I never went to a preschool when I was little. Instead, I stayed home with my mother while my older brother and sister went to the elementary school down the street. My mother and I made friendship bracelets and decoupage treasure boxes, cooked fun snacks and played board games. So it never used to occur to me that preschool could be anything different. And yet intergenerational programs—ones that include both residents of a nursing home and preschool students—have sprouted and made headlines across the country.

To name one that has gotten a significant amount of press coverage, the Providence Mount St. Vincent Senior Care Center in West Seattle houses four programs in the Intergenerational Learning Center. Children from infants to preschoolers interact with elderly residents for varying times of structured or unstructured activities. Each program has its own professional staff to facilitate relationships between children and older residents. There are over 400 older adults in residence, and five days a week the preschoolers and elderly residents come together to play under a rainbow tarp, pack sandwiches into bags and help each other with everyday tasks like zipping up a coat.

Daphne Sashin, in a 2015 CNN article, states that the school believes the intergenerational programs “benefit both the children and the elderly,” because the elderly get a renewed sense of worth, while the children experience and accept people with disabilities and the aging process.

Professor at Seattle University Evan Briggs spent the 2012–2013 academic year filming the Learning Center for three days a week, eventually calling the project Present Perfect, which is funded with her own money and the help of a Kickstarter campaign. Briggs says that the older residents “came alive” and that the whole program is “about being in the present moment” and demonstrates “how generationally segregated we’ve become as a society.” Nothing is glossed over in this documentary either; there are an abundance of awkward interactions and two residents passed away during filming. But to Briggs it is more important to face aging, death and other difficult moments in life head on.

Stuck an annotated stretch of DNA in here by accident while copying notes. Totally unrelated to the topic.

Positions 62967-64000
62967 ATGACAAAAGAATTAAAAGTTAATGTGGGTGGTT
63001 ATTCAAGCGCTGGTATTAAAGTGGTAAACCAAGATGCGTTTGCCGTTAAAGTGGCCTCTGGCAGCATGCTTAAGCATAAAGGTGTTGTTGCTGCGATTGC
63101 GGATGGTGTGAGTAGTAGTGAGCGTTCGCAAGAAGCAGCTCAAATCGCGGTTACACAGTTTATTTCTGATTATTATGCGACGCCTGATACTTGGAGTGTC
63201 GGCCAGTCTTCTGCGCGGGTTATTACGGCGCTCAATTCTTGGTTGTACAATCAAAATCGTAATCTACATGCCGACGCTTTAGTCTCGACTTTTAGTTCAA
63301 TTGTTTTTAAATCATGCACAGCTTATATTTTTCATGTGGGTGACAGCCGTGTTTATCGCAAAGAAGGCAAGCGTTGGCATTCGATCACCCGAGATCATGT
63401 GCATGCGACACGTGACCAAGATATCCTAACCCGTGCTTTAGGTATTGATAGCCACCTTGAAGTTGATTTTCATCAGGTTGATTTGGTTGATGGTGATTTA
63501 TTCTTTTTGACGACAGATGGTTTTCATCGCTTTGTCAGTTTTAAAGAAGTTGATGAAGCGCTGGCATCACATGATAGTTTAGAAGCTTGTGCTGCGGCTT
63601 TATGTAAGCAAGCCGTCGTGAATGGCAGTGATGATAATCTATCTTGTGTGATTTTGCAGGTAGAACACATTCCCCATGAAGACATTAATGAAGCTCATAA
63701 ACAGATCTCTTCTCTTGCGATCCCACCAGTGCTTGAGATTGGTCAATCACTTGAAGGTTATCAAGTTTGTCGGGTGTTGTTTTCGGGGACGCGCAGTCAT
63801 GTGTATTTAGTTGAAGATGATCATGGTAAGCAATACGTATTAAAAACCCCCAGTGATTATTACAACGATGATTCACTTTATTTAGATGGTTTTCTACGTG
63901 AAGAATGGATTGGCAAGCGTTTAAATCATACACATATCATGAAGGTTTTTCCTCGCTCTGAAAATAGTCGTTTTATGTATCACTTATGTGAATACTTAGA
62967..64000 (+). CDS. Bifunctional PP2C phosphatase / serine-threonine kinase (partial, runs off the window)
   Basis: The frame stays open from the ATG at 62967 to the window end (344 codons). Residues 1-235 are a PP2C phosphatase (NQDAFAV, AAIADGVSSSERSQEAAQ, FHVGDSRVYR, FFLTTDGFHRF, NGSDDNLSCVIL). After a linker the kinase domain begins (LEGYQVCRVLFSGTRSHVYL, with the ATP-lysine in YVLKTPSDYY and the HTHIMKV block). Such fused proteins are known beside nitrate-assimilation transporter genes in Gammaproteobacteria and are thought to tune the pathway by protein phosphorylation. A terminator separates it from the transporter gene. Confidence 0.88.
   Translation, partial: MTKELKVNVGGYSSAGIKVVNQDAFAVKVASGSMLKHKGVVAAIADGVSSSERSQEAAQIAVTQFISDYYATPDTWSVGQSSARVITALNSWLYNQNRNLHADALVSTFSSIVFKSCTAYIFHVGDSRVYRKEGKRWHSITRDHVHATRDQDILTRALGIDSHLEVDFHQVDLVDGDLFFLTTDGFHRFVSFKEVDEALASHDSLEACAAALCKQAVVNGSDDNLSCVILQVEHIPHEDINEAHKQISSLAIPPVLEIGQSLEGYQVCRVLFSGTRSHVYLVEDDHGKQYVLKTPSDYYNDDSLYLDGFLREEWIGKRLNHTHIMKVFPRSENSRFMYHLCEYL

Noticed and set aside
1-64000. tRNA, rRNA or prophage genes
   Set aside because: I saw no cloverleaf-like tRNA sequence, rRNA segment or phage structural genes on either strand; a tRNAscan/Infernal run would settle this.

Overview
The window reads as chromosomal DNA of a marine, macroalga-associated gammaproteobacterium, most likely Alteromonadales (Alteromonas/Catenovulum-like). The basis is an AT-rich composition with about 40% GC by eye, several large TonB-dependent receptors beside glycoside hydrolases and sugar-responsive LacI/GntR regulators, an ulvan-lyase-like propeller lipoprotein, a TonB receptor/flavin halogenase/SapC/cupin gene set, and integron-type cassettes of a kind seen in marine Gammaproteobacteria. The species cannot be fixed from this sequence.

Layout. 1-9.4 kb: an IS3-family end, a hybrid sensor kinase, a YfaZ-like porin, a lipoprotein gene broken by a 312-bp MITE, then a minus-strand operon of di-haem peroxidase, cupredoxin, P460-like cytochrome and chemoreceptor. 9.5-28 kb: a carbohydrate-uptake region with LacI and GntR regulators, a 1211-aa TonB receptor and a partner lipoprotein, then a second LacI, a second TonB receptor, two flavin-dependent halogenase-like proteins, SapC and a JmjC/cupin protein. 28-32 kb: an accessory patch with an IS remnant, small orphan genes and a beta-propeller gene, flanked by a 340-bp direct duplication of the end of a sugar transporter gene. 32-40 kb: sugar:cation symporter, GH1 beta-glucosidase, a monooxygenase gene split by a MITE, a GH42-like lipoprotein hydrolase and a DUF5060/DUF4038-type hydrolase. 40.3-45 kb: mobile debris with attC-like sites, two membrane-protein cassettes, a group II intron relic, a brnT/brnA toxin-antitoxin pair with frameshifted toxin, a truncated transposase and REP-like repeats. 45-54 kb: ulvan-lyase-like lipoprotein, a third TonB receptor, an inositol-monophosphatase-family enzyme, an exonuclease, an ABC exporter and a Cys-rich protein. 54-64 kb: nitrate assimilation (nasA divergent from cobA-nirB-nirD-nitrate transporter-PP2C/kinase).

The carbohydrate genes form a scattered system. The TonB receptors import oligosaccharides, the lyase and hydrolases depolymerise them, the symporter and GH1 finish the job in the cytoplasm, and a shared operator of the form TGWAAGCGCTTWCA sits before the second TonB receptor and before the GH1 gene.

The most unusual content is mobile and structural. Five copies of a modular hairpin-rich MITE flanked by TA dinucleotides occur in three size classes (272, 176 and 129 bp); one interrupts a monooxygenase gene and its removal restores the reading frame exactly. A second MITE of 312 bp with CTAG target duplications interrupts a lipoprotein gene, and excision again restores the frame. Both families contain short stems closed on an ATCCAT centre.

With approximately 500 long-term care facilities that include intergenerational programs, the overlap of young and older people’s lives is becoming greater, and personally, it sounds like my kind of preschool. Present Perfect is planned for release in early 2017.

Did You Know?

As of April 2016, the world’s oldest living person is a woman named Susannah Mushatt Jones, born on July 6, 1899, in Lowndes County, Alabama. She has lived through 20 US presidents, two world wars and witnessed the turn of the century—twice. She attributes her long life to surrounding herself with positive energy and to sleeping. She is 116 years old.

Photo Credit: via Twenty20/@TravellingMumma